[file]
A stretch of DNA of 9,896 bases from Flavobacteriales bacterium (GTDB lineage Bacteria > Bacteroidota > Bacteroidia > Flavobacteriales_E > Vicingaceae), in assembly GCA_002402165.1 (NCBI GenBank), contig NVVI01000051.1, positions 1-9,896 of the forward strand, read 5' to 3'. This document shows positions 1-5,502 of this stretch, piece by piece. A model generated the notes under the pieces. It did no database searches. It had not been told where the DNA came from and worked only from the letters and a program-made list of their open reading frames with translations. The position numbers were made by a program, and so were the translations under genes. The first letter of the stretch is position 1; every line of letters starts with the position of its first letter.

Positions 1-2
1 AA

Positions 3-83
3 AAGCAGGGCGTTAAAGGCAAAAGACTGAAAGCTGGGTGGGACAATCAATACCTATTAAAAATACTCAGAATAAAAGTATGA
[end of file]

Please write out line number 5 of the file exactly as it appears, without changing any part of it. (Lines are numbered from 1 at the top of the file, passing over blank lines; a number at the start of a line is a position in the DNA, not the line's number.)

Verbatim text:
3 AAGCAGGGCGTTAAAGGCAAAAGACTGAAAGCTGGGTGGGACAATCAATACCTATTAAAAATACTCAGAATAAAAGTATGA